Getting to Tena, a smallish town cut out the western edge of the Ecuadorian Amazon, was simple enough. Before we left Rio Verde we had arranged to meet Jorge, a local taxi driver, to take us to the house of a Kichwa family who lived in the Amazon jungle so we could get a small taste of the region. Both the family and Jorge were contacts of a hostel owner where we had spent the previous night, so we didn’t expect any substantial issues to arise. Jorge met us at the bus station as planned, and we had a brief discussion of the pre-arranged cost for our outing. He then duly informed us that the family was indisposed and would not be available for us until 7 PM (it was 3:30) but he would be more than happy to entertain us for the afternoon. He had arranged a river boat to take us 30 minutes downriver to AmaZoonico, an endangered animal preserve/sanctuary for animals rescued from the black market. He also informed us that he family was going to come along for the experience, to which we had no objections. It took nearly an hour to get to the boat launch, but the powered canoe ride on the river was beautiful, particularly on the return trip during sunset.
Now, we should have guessed something was up when we had to pay our own entrance fee into the preserve, as all activities were supposed to included, but we shrugged it off as it was going towards a good cause. When we returned to the launch, Jorge then informed us that we owed the boat driver $25 (Ecuador uses US currency) for the ride. Despite five members of his family tagging along, he had no willingness to split the cost. When we finally returned to Tena, he informed us it was too late to be taken to the jungle, so we would have to stay in the city. He left us at the Kichwa families lot, informing us that we owed him $30 for his services…he forgot to mention he was not part of the package. We grudgingly paid, then were led to a room in the building, given our key, and told that breakfast was at 8 AM.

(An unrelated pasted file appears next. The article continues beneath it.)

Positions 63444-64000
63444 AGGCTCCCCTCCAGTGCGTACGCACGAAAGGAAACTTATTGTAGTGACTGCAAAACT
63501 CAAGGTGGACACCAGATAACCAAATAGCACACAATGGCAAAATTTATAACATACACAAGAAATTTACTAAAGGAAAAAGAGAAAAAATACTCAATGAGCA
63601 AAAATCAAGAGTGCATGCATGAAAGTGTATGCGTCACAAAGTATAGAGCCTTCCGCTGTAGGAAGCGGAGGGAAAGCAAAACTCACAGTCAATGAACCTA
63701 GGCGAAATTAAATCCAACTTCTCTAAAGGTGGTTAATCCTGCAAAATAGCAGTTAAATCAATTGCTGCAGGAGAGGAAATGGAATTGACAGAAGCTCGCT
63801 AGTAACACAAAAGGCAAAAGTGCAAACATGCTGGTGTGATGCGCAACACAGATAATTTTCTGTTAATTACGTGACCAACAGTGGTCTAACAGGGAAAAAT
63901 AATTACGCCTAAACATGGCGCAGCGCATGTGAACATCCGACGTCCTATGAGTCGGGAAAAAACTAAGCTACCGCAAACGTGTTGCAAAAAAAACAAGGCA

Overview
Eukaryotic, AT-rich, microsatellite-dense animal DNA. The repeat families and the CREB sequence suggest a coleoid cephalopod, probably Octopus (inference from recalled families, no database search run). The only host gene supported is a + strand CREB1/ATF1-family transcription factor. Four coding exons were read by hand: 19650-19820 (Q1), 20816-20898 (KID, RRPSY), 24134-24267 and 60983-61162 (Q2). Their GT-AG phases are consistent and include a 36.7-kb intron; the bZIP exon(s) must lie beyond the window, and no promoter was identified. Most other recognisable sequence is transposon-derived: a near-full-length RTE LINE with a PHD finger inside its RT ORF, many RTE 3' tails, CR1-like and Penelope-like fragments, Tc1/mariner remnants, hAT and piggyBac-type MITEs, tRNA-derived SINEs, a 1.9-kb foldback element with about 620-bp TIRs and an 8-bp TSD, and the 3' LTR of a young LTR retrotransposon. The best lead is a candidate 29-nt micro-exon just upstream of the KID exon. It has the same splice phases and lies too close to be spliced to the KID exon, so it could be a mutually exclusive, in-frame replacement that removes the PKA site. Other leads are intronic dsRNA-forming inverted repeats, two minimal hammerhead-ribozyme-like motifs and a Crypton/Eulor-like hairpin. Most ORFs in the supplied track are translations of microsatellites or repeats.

Given that we had just been taken for a couple of larks by Jorge, and given the state of the room (pictured right) we had a very long discussion as to exactly how we were going to leave without being noticed. In the end we decided, despite being incredibly uncomfortable, we would suck it up and stay…it was their family home after all.
As it turned out, the Kichwa family was wonderful, both kind and accommodating. They spoke fluent Spanish, but Kichwa was their first language and was fascinating to listen to their conversations in their native tongue. After a good breakfast they took us out to their working cacao farm nearly an hour into the jungle. After being provided a very necessary pair of rubber boots, it was a kilometer walk to the cabin where we would be staying the night.
After settling into our room, the dad (we never actually got his name) informed us that he would be our guide on a hike to see some waterfalls, and that it would take three to four hours. It had been raining all morning, and there was no indication it was going to stop, so we grabbed our raincoats and set out. The “trail” to the waterfalls was not so much a trail as the bed of the large stream which contained the three falls. We worked our way up the bottom of the very steeply walled ravine, scrambling through muddy remains of recent landslides, but were rewarded with three quite pretty falls. Just before the final falls, as we walked in the stream, we heard a loud crack and rumbling above us. Sheena and the dad ran upstream, and I bolted up the opposite bank. When nothing happened, we ventured back, and saw a massive limb had broken and fell, but nothing worse than that. The hike was concluded by a climb up to the top of a ridge and a viewpoint, somewhere around 1,300 feet of gain, then back down and home…another 8 kilometer hike under our belts.
That afternoon, the dad took us out into the farm, showing us a plethora of plants used by the Kichwa for medicinal purposes. He picked a ripe cacao pod, and we tasted the flesh around the seed (it tasted nothing like cacao)
and we helped harvest yuccafor the evening meal. The morning brought the opportunity to help in the preparation of chocolate, from raw pod to finished product, and another hike to a set of refreshingly cold natural pools along a river.
We made the decision to stay only one night, but still partake in a few activities that second day. Before we headed out, the dad gave us a lesson in gold panning…Sheena found enough to finance our next trip!